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Re: total alkalinity and total hardness

> I think I understand that KH measures carbonate ion concentration and GH
> measures total dissolved solids. Knowing the total alkalinity and total
> hardness, and the concentrations of Cl-, NO3-, SO4--, Ca++ and Mg++ can
> we deduce CO3--, Na+ and K+ concentrations? (assuming typical ground
> water from a well)

KH normally measures bicarbonate rather than carbonate, and GH measures 
the concentration of alkaline earth elements (Ca, Mg, Sr, Ba), not total 
dissolved solids.

You can easily calculate CO3 from alkalinity and pH; CO3 is negligible 
until the pH gets well over 8.  The concentration of Na+K can be
estimated by a charge-balance calculation, but it isn't possible (without
additional information) to say how much of the total is Na and how much is

I've added some values to your table:

                       mg/l    mg/meq  meq/l
Chloride               45      -35.45  -1.27
Nitrate                22.2    -62.00  -0.36
Sulfate                24      -48.03  -0.50
Barium                 <0.02
Calcium                92       20.04   4.59
Magnesium              12.2     12.15   1.00
Ferrous iron           <0.02
Manganese              <0.02
Copper                 <0.02
Zinc                    0.36
Chromium               <0.02
Phosphate               0.041

pH                     7.1
Total Hardness         280     50.04
Total Alkalinity       330     50.04  -6.59

Na+K                   72      22.99   3.13
HCO3                  402      61.02
CO2                    51
CO3                     0.28

The values in the "mg/meq" column lists the weight in milligrams needed 
for each major constituent to make one millimole of charge - that is, one 
milliequivalent.  The values in the "meq/l" column show the concentration 
of electrical charge due to each major constituent; the sign of the value 
shows the the polarity of the ionic charge.

It's usually assumed that the water must be electrically neutral.  That
is, the sum of the milliquivalents for all major species must be near 0. 
The values listed above (excepting that shown for Na+K) total -3.13 meq/l.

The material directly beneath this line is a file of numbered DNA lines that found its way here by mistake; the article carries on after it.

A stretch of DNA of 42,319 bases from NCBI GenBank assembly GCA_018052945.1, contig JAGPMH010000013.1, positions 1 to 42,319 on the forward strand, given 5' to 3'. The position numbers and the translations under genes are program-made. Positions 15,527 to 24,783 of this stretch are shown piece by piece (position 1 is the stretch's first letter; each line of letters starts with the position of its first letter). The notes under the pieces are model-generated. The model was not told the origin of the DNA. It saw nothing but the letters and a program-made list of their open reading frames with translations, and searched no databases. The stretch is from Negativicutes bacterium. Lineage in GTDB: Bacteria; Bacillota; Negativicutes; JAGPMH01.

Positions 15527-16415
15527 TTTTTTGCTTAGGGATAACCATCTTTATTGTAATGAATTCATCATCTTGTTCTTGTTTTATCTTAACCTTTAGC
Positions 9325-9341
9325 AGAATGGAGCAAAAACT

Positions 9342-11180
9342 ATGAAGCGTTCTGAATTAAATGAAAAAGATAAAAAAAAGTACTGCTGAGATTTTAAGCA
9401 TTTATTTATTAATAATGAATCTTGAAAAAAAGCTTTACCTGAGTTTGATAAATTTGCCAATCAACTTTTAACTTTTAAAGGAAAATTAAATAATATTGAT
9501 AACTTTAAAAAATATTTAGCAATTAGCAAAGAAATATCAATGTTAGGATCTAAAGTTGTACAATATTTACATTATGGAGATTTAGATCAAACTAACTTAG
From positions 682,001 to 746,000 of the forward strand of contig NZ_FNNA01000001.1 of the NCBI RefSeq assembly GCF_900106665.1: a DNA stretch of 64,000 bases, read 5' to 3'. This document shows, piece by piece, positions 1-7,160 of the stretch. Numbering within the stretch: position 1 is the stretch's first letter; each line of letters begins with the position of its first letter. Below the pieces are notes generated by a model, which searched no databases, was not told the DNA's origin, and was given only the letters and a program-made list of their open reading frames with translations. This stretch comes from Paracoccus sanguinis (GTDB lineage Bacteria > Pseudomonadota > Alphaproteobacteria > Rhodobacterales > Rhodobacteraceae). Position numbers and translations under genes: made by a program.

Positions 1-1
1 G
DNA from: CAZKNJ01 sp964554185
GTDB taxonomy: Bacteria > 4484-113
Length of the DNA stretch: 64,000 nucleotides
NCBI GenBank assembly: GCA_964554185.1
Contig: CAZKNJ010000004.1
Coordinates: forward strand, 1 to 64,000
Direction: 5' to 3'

In order for the solution to have a net charge of 0 the Na+K in solution
must provide a balancing charge of +3.13 meq/l.  Sodium is usually more
common than potassium in natural freshwater but without additional
information it isn't possible to tell how much of the charge comes from
sodium and how much is from potassium.  The normal procedure is to
represent all that balancing charge as sodium, and call it Na+K as Na.
72 mg/l of Na are required to provide 3.13 meq/l. 

I assumed that the nitrate concentration is listed as nitrate.  If it is
shown as nitrogen, then this is polluted water.  Also, these calculations
need to be adjusted. 

The table also shows the calculated concentrations of the dissolved
inorganic carbon species.  The numbers are based on the alkalinity and pH
and the (usually good) assumption that the alkalinity is provided entirely
by bicarbonate (HCO3).  Bicarbonate is calculated by dividing alkalinity
in mg/l by 50.04 mg/meq, then multiplying that by 61.02 mg/meq for 
bicarbonate.  CO2 is calculated from bicarbonate and pH with

CO2 = HCO3*1.6*10^(6-pH)

and carbonate is calculated with

CO3 = HCO3*0.553*10^(ph-10)

which uses pK = 10.25.  The calculated CO3 concentration (0.28 mg/l) is
functionally zero because of the limited precision of the alkalinity
value.  If the CO3 concentration were significant then the assumption that
alkalinity is all provided by bicarbonate would be wrong and a more
complicated method would be needed. 

Calcium and magnesium together total 5.59 meq/l.  The general hardness 
due to calcium and magnesium is then 5.59*50.04 = 280 mg/l, exactly the 
value shown in your table for the general hardness.  

General hardness does not measure total dissolved solids (TDS).  You can
calculated the TDS concentration if you like:  sum all of the major
constituents other than bicarbonate, then add in 49% of the bicarbonate
concentration.  The total dissolved solids estimate is then about 393 mg/l
- substantially higher than the general hardness.  If your analysis
included silica then the calculated TDS would be more accurate and probably
10 or 20 mg/l higher.

The 49% correction on the bicarb concentration is to keep the estimate
consistent with wet-chemistry results.  The normal lab procedure calls for
drying the water sample at 105 degrees C, then weighing the residue to
determine the solids content.  Before the sample is completely dry the
bicarbonate breaks down by the reaction: 

2(HCO3-) -> H20 + CO2 + CO3--

The weight of CO3 that remains to be measured is 49% of the weight of the 
original bicarb.

Gee, I hope that's all worth it.

Roger Miller